I love the place, and I guess I would not love it if I had no memories of the meals I have had there.  Meals with friends, such as the late Lindsay; with family such as brothers and parents; and with Amanda.  Notably we went there for lunch on a Eurostar day trip from Harpenden on our wedding anniversary some years ago....  I don’t want to lose that memory.

 

So now, again, I am home, recovering, and preparing for the next phase of our lives.  I have had enough of travel, for now, and am glad to be home.  As the future slips into the past, I will continue to treasure memories, holding them for Amanda if for nothing else.  She may have lost her memories, but she is still herself.  

 

On my travels I have been reading Anna Karenina.  I crawl to bed at home and read the last chapters.  On page 809, Levin (the character closest to Tolstoy’s own ideas) mentions the soul, inadvertently connecting the conversation with the thoughts that occupied him so much.  This prompts Levin’s half-brother Sergei Ivanovich to quote: ‘I have brought not peace but a sword,’ which is the very passage of the Gospel that had always disturbed Levin most of all.

 

I am startled, as these are almost the very last words (spoken by Christ) in Luis Buñuel’s film La Voie Lactée (The Milky Way), his surrealist film about two pilgrims on their way from Paris to Santiago de Compostela.  The exact words in the St James Bible are: Think not that I am come to send peace on earth: I came not to send peace, but a sword.... (Matthew 10:34). And as I drift to sleep, I wonder if the coincidence of this passage appearing in two works of art currently on my mind has a particular significance.  [No, it isn’t an excuse for Trussonomics.]  An orthodox interpretation is that Christ is telling his disciples that there needs to be change and that change will not necessarily be entirely peaceful (it is not new to proclaim Christ a Revolutionary).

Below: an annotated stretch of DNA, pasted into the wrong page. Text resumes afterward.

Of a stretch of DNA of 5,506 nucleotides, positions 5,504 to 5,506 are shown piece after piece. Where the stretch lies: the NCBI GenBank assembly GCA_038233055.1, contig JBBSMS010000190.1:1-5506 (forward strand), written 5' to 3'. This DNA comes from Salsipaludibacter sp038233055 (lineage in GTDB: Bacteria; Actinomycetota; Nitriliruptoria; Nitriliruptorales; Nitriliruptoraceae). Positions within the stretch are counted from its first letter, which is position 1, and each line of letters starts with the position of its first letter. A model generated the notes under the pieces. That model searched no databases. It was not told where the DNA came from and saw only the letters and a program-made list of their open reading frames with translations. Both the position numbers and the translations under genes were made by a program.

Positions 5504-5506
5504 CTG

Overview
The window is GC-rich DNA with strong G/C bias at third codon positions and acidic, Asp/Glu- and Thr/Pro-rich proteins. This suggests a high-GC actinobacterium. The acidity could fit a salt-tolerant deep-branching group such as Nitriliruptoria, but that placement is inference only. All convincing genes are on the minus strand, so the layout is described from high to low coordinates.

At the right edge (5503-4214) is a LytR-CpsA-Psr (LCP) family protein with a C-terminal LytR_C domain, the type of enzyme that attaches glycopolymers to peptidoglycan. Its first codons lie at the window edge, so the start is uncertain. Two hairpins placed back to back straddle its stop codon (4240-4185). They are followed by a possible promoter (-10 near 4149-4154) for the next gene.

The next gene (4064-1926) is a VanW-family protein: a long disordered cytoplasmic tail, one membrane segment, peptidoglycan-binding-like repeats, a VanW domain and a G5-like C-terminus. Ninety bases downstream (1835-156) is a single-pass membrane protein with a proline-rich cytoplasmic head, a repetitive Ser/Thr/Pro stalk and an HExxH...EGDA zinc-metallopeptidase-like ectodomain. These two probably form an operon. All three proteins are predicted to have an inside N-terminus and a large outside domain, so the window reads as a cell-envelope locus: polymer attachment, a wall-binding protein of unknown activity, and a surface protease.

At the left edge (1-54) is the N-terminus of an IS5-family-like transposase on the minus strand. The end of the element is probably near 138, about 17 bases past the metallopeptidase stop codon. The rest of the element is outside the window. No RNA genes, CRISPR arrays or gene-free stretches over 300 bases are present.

But perhaps there is a more homely interpretation, for me at least.  

 

I need to be cruel, to be kind.....














30 September 2022

– The Milky Way (1)

 Trains of Thought...


 



After three weeks and three thousand miles, mainly on trains, I am home.  The cats mew welcomes and I drop my bag, exhausted.  I think this may have been the longest separation from Amanda in forty years and I am looking forward to collecting her from Respite in the morning, but first I must burn some heating (the house is cold! - but can we afford it?)  I am cold.  And tired, and need to lie down.....



 



Three-thirty in the morning and I cough myself awake, unable to sleep again, not feeling good.  Seven-thirty and two thin red lines stare back at me from their plastic frame.  After three years and three vaccinations, and despite wearing a mask for three thousand miles, finally the bug has got me.  Plans change.  I cannot pick Amanda up.  



 



Time for reflection.  The point of this break was in part for me to recharge my batteries, to allow me to prolong my care for Amanda at home.  In part, however, it was to see how she got on in the local care home, conveniently nearby.  I had planned to bring her home for a few days to see how she was with me, then to take her back for the weekend while I collected my thoughts and then to make a final decision on the Monday following my return.